Talk dirty to me, Mr. Cruise

Author Jeffrey Toobin tells of a "rockin' ride," and Paula Jones on political science; Tom Cruise talks naughty sauce. Plus: George Stephanopoulos: Not a journalist but he plays one on TV.


Amy Reiter
January 22, 2000 10:00PM (UTC)

Well, it was something of a sandwich week for Nothing Personal: two slices of journalism with a big glob of Cruise's famous naughty sauce in the middle. (Just three columns this week due to the MLK holiday.) By the way, what the heck's naughty sauce? Stop! That's a rhetorical question. Don't you dare write in and tell me -- I don't want to know. But those of you who do can get Tom on the phone and find out more. Just read on ...

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Wednesday: "Scandal sucking and rumor ducking"

Jeffrey Toobin might want to send Lucianne Goldberg a thank-you note. Ever since the scandal-mongering literary agent began crying "libel" over her portrayal in the New Yorker writer's new book, "A Vast Conspiracy," everyone -- at least everyone inside the Beltway -- is rushing to read it.

Spicy tidbits from the book -- Paula Jones asking Toobin "The Republicans? Are they the good 'uns or the bad 'uns?" for instance, or dismally failing an employer's alphabetizing test -- have made their way into D.C. cocktail party chatter. (You thought you learned everything you needed to know from the Starr Report, eh?)

"It's been a rockin' ride. Tumultuous," Toobin told me last week in a phone call sandwiched between a radio interview and a mad dash from New York to Washington for his book launch party and a couple of TV appearances.

The author attributes the heavy buzz surrounding the book to good timing and great material. "It's not homework," he says. "That was my goal. This is a crazy, bizarre, hilarious story, and I didn't want to lose that in dealing with the serious issues ... You can't make up that cast of characters."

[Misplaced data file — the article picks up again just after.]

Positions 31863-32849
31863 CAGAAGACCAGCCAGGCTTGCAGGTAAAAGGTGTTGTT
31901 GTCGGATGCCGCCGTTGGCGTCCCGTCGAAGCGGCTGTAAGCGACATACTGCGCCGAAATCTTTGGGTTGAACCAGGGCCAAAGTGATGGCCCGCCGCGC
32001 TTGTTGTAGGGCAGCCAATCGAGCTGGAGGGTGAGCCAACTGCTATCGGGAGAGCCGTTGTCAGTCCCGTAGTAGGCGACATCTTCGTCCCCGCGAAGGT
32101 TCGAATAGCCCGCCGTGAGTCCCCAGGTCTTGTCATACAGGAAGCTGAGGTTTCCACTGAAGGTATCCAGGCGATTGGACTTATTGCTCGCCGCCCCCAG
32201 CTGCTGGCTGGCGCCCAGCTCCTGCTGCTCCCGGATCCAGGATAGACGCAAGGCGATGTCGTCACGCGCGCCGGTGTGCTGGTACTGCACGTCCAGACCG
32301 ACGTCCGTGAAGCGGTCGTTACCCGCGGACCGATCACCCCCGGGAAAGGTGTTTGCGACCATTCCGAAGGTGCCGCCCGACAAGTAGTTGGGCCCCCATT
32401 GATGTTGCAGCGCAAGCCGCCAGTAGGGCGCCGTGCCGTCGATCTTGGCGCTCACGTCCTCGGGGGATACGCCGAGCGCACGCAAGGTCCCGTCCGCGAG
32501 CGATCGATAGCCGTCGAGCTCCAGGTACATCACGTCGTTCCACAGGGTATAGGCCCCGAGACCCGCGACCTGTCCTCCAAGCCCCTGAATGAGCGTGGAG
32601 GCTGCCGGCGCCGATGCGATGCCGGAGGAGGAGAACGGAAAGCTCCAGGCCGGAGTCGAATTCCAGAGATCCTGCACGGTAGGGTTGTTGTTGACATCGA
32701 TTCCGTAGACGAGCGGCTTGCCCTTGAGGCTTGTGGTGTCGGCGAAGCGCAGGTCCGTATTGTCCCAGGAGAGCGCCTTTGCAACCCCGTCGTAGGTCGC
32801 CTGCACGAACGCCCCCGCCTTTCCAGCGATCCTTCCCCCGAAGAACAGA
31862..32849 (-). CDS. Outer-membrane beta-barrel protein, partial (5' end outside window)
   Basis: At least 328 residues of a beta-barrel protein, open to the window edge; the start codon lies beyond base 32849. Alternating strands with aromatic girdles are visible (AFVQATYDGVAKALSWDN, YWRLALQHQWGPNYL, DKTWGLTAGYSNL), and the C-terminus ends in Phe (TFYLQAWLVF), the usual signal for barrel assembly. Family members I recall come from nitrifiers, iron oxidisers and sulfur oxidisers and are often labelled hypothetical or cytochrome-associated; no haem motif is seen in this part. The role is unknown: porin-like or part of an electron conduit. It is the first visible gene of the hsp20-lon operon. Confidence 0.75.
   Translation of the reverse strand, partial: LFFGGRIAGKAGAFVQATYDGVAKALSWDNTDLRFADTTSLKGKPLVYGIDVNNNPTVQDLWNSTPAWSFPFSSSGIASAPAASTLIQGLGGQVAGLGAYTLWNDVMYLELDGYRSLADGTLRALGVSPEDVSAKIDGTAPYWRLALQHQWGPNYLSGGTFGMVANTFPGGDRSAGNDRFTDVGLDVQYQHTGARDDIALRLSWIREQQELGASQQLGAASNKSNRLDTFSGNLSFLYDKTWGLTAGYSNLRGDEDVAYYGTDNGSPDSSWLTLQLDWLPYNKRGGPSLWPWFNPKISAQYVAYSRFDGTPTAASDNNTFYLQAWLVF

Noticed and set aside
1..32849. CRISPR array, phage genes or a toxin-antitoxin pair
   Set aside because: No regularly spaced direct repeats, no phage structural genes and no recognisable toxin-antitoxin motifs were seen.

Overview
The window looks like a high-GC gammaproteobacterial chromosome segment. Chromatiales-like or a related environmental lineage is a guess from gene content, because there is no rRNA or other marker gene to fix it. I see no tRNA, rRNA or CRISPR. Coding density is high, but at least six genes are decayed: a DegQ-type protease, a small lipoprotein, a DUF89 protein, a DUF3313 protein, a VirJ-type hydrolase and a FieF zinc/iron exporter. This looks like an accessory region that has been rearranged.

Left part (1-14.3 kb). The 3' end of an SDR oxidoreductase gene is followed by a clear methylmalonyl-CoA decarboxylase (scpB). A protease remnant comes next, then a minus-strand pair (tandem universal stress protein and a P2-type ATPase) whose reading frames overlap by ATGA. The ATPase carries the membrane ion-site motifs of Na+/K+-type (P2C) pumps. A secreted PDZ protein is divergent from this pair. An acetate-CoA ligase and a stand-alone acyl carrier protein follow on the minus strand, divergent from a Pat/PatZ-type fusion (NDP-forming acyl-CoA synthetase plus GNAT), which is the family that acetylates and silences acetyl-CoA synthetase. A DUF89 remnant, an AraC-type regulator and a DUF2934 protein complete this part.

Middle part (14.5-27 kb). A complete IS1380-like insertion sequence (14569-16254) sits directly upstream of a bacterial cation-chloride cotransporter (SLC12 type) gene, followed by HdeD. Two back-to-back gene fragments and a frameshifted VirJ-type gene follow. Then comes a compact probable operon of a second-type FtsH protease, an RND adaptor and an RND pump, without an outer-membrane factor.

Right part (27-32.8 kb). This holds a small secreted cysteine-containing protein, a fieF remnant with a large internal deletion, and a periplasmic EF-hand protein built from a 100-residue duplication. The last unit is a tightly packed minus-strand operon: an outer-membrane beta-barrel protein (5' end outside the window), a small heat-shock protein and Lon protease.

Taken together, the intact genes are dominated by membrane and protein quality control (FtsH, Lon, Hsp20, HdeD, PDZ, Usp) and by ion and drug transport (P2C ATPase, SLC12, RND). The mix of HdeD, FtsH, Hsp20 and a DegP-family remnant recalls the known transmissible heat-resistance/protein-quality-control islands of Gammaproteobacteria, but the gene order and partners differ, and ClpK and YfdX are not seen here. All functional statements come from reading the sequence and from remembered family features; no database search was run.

Read the entire Nothing Personal Column for Wednesday, Jan. 19.

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Thursday: "Marketnolia"

My ear's glued to the phone. Tom Cruise is talking dirty to me. He wants to help me "get that yum-yum that you really deserve." Oh, Tom.

I've just dialed 1-877-TAME-HER, the number that flashes on-screen during Paul Thomas Anderson's film "Magnolia" as Cruise's character, motivational speaker Frank T.J. Mackey, peddles his get-laid-quick program, "Seduce and Destroy."

So, for the low-low price of nothin', callers are treated to Cruise guaranteeing to change their lives and "help you get that naughty sauce you want -- fast." And while the recorded message doesn't go so far as to proclaim, "Respect the cock and tame the cunt," as Cruise's character does in the film, it does present this interesting insight:

"Language is the most underused tool in a man's arsenal -- the key to unlocking any woman's analytical ability and tap directly into her hopes, fears, desires and panties." Talk about risqui business ...

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Read the entire Nothing Personal Column for Thursday, Jan. 20.

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Friday: "George gorge"

A certain smug collegiality filled the air Wednesday night at the televised launch of the book "Crusaders, Scoundrels, Journalists: The Newseum's Most Intriguing Newspeople." Panelists Ted Koppel, Helen Thomas and P.J. O'Rourke -- all honored in the book -- took turns fretting over the effects of technology ("Stories written on a computer ramble," griped O'Rourke) and the 24-hour news cycle ("There's a whole lot of stinkin' goin' on," quipped Koppel) and reminiscing about the good old days before, as Thomas put it, "everyone with a laptop started calling themselves a journalist."

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But the slow simmer broke into a rolling boil when the book's editor asked, "George Stephanopoulos: Journalist?"

"No!" blurted White House Press Corps mainstay Thomas, adding starchily, "I don't think he was trained as a journalist."

"The training, you can get," said Rolling Stone's O'Rourke. "The problem is he's clientized" and shouldn't be reporting on his former boss. Even Koppel, Stephanopoulos' ABC kin, admitted that he had "queasy feelings about George as a reporter" because of his relationship with the prez.

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Read the entire Nothing Personal Column for Friday, Jan. 21.


Amy Reiter

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